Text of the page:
Forum for Science, Industry and Business

Sponsored by:     3M 
Search our Site:

 

Record Arctic ozone loss in 2011

06.04.2011
In March 2011 the satellite instruments SCIAMACHY and GOME-2 measured the lowest ozone values above the Arctic since the start of the European data record in 1995.

The origin of the strong ozone losses are very low temperatures in the stratosphere (about 20 km altitude) that release chlorine and bromine atoms from the chlorofluorocarbons (cfc) and related brominated substances emitted by humans and catalytically destroy ozone. The measurements by SCIAMACHY confirm high chlorine activation in March 2011.

Stratospheric temperatures in the Arctic are very variable from winter to winter. Last year temperatures and ozone above the Arctic were very high. The year-to-year variability is related to the global upper atmosphere circulation. In winters with a strong circulation more ozone is transported into high latitudes and polar stratospheric temperatures are getting higher resulting in less polar ozone depletion.

In the science community there is currently a debate on why just this Arctic winter was very cold. In a changing climate, it is expected that on average stratospheric temperatures cool which means more chemical ozone depletion will occur. On the other hand many studies show that the stratospheric circulation in the northern hemisphere may be enhanced in the future and consequently more ozone will be transported from the tropics into high latitudes and reduce ozone depletion. The measures by the Montreal protocol banning cfc’s and related species have succeeded in that the stratospheric halogen (chlorine and bromine) load is now slowly declining. Nevertheless strong chemical ozone depletion will still occur during unusually cold Arctic winters in coming decades.

The Institute of Environmental Physics of the University of Bremen (IUP) is routinely processing satellite data from GOME (since 1995), SCIAMACHY (since 2002), and GOME-2 (since 2007). IUP has initiated the GOME and SCIAMACHY projects. Spectral data from the satellite instruments are provided by ESA (GOME/ERS-2, SCIAMACHY/Envisat) and EUMETSAT (GOME-2/Metop-A). Calculations using a chemistry-transport model at IUP have shown that about half of the Arctic ozone has been chemically depleted during this winter.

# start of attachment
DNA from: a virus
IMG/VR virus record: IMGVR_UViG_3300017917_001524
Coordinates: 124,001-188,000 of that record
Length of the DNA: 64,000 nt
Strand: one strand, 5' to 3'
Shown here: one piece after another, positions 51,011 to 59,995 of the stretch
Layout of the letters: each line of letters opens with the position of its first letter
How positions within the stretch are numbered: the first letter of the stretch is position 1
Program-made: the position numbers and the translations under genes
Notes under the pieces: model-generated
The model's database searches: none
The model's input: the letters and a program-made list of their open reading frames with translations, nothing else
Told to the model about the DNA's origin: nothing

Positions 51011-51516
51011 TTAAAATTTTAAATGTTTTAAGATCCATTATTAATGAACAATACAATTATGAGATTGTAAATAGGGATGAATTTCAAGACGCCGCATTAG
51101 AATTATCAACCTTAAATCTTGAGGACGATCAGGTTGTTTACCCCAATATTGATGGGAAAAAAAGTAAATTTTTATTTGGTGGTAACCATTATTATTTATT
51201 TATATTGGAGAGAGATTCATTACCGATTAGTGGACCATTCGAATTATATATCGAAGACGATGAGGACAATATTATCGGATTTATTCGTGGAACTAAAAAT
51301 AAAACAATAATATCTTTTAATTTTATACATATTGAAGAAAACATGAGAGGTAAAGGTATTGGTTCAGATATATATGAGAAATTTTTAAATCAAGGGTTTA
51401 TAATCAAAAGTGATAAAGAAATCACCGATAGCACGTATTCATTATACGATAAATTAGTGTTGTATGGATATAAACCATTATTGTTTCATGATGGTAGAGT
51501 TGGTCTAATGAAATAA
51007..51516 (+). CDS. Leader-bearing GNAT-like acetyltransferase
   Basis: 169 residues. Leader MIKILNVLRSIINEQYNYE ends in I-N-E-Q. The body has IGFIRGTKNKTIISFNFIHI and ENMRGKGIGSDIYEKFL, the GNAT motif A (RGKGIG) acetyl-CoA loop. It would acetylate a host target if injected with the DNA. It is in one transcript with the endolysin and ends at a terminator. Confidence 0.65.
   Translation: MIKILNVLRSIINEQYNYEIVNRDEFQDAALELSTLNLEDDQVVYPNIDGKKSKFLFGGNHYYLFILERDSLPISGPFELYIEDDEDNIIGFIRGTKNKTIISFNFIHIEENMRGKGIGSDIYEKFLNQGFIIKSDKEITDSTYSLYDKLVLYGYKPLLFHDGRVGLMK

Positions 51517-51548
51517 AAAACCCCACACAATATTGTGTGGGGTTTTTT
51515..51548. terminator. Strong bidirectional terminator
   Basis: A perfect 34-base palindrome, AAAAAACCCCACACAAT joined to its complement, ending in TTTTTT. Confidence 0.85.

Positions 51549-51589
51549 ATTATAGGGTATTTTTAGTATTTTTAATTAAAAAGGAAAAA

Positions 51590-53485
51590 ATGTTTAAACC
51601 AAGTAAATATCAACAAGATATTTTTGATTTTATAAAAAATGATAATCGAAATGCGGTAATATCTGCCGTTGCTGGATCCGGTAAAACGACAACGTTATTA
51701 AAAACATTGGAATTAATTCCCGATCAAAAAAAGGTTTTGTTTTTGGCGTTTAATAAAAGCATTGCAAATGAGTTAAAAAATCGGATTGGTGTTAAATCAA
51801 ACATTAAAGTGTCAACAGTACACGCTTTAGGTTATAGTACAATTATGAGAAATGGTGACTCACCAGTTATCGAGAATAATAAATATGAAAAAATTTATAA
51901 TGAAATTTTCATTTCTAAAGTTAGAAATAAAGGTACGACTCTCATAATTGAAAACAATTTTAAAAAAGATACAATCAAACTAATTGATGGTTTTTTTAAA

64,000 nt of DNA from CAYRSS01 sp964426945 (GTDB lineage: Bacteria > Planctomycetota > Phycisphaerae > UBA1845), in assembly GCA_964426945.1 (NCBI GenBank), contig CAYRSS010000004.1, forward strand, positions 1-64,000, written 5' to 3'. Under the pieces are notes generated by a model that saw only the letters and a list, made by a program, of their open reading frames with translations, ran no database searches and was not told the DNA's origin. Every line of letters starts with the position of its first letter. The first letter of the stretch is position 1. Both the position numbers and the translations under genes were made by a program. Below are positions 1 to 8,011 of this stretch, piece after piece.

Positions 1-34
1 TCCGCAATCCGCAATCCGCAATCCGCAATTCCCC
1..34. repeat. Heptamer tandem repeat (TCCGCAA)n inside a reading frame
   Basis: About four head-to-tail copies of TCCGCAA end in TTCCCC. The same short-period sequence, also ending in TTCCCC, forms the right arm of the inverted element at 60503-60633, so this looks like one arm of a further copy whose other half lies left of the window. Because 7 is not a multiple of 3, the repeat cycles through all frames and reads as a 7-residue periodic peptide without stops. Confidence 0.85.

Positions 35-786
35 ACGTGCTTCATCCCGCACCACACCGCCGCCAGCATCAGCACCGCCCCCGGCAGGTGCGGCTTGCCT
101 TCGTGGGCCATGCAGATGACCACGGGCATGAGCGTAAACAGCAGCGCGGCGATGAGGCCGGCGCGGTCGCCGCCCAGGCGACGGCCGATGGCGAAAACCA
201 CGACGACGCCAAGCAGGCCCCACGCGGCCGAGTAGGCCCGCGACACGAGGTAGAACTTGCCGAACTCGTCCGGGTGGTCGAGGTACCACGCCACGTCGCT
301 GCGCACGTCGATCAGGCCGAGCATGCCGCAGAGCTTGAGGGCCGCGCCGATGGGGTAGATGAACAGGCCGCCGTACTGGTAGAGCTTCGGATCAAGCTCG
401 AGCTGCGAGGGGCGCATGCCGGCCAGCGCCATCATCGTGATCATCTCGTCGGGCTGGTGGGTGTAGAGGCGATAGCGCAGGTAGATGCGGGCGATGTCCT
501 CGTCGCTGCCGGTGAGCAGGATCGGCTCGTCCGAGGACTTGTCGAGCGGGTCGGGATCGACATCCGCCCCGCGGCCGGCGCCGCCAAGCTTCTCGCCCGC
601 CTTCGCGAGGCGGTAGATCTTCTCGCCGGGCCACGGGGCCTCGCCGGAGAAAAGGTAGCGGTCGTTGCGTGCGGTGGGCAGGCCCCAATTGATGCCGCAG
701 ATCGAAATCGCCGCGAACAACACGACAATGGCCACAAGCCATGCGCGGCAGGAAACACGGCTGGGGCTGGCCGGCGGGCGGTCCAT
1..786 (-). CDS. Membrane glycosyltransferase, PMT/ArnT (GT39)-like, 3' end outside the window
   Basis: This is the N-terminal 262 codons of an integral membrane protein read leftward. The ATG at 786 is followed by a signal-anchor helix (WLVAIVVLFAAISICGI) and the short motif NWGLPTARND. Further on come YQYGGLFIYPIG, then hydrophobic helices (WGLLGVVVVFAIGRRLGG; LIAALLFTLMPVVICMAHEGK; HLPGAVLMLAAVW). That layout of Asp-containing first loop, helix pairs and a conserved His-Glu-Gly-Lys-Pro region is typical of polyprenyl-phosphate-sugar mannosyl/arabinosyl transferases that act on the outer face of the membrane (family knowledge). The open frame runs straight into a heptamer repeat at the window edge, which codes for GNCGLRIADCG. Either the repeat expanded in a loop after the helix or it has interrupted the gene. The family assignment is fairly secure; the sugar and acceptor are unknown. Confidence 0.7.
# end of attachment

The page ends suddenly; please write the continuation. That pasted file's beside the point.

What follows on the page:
Contact:
Dr. Mark Weber
Institut für Umweltphysik
Universität Bremen FB1
Tel 0421/218-62080
weber@uni-bremen.de
Dr. Andreas Richter
Institut für Umweltphysik
Universität Bremen FB1
Tel 0421/218-62103
richter@iup.physik.uni-bremen.de
Prof. John P. Burrows
Institut für Umweltphysik
Universität Bremen FB1
Tel 0421/218-62100
burrows@iup.physik.uni-bremen.de
http://www.esa.int/esaCP/SEMIF24SZLG_index_0.html

Eberhard Scholz | idw
Further information:
http://www.uni-bremen.de

More articles from Earth Sciences:

nachricht NASA looks to solar eclipse to help understand Earth's energy system
21.07.2017 | NASA/Goddard Space Flight Center

nachricht Scientists shed light on carbon's descent into the deep Earth
19.07.2017 | European Synchrotron Radiation Facility

All articles from Earth Sciences >>>

The most recent press releases about innovation >>>

Die letzten 5 Focus-News des innovations-reports im Überblick:

Im Focus: 3-D scanning with water

3-D shape acquisition using water displacement as the shape sensor for the reconstruction of complex objects

A global team of computer scientists and engineers have developed an innovative technique that more completely reconstructs challenging 3D objects. An ancient...

Im Focus: Manipulating Electron Spins Without Loss of Information

Physicists have developed a new technique that uses electrical voltages to control the electron spin on a chip. The newly-developed method provides protection from spin decay, meaning that the contained information can be maintained and transmitted over comparatively large distances, as has been demonstrated by a team from the University of Basel’s Department of Physics and the Swiss Nanoscience Institute. The results have been published in Physical Review X.

For several years, researchers have been trying to use the spin of an electron to store and transmit information. The spin of each electron is always coupled...

Im Focus: The proton precisely weighted

What is the mass of a proton? Scientists from Germany and Japan successfully did an important step towards the most exact knowledge of this fundamental constant. By means of precision measurements on a single proton, they could improve the precision by a factor of three and also correct the existing value.

To determine the mass of a single proton still more accurate – a group of physicists led by Klaus Blaum and Sven Sturm of the Max Planck Institute for Nuclear...

Im Focus: On the way to a biological alternative

A bacterial enzyme enables reactions that open up alternatives to key industrial chemical processes

The research team of Prof. Dr. Oliver Einsle at the University of Freiburg's Institute of Biochemistry has long been exploring the functioning of nitrogenase....

Im Focus: The 1 trillion tonne iceberg

Larsen C Ice Shelf rift finally breaks through

A one trillion tonne iceberg - one of the biggest ever recorded -- has calved away from the Larsen C Ice Shelf in Antarctica, after a rift in the ice,...

All Focus news of the innovation-report >>>

Anzeige

Anzeige

Event News

Closing the Sustainability Circle: Protection of Food with Biobased Materials

21.07.2017 | Event News

»We are bringing Additive Manufacturing to SMEs«

19.07.2017 | Event News

The technology with a feel for feelings

12.07.2017 | Event News

 
Latest News

Ultrathin device harvests electricity from human motion

24.07.2017 | Power and Electrical Engineering

Scientists announce the quest for high-index materials

24.07.2017 | Materials Sciences

ADIR Project: Lasers Recover Valuable Materials

24.07.2017 | Materials Sciences

VideoLinks
B2B-VideoLinks
More VideoLinks >>>